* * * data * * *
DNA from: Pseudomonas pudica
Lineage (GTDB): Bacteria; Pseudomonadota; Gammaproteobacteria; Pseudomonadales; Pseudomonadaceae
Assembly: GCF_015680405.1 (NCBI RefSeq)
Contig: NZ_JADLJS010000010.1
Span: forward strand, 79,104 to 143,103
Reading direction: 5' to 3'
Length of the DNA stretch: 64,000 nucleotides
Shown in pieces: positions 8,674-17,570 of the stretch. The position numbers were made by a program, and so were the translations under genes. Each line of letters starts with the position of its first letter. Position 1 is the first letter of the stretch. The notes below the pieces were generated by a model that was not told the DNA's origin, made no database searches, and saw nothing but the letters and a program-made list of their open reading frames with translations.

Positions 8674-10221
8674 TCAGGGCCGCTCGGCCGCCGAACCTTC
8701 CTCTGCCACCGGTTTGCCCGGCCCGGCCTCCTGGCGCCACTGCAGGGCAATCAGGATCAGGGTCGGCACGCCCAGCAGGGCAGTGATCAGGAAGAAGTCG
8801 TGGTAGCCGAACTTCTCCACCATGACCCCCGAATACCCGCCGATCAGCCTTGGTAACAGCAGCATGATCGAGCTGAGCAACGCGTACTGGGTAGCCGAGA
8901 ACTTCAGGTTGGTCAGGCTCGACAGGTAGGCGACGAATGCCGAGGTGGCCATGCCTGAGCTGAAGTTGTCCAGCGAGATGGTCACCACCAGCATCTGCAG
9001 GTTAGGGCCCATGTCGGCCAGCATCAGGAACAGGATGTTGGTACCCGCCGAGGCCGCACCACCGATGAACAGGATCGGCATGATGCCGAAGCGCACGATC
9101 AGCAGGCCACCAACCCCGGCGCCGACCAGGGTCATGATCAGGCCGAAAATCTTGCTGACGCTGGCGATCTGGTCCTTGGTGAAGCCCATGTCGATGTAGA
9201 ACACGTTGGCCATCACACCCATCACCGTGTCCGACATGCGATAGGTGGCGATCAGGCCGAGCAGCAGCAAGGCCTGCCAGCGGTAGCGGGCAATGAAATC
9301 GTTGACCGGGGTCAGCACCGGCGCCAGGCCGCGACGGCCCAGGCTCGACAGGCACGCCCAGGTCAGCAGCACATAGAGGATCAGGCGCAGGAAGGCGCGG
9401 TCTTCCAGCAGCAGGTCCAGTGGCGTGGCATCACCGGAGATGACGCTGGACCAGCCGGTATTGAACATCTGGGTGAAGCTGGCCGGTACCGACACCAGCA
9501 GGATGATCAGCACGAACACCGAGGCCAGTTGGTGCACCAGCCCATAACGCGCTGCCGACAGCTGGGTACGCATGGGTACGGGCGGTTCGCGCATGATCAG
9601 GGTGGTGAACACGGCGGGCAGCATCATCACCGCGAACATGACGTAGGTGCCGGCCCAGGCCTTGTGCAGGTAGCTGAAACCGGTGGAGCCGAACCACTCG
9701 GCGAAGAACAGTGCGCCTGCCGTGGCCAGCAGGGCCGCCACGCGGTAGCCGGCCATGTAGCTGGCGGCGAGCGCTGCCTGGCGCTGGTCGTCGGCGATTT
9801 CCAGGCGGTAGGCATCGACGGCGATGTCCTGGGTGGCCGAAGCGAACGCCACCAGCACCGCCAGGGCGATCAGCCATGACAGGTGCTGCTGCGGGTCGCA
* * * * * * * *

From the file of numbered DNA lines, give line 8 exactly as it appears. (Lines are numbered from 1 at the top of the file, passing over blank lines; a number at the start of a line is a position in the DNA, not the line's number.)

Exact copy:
Shown in pieces: positions 8,674-17,570 of the stretch. The position numbers were made by a program, and so were the translations under genes. Each line of letters starts with the position of its first letter. Position 1 is the first letter of the stretch. The notes below the pieces were generated by a model that was not told the DNA's origin, made no database searches, and saw nothing but the letters and a program-made list of their open reading frames with translations.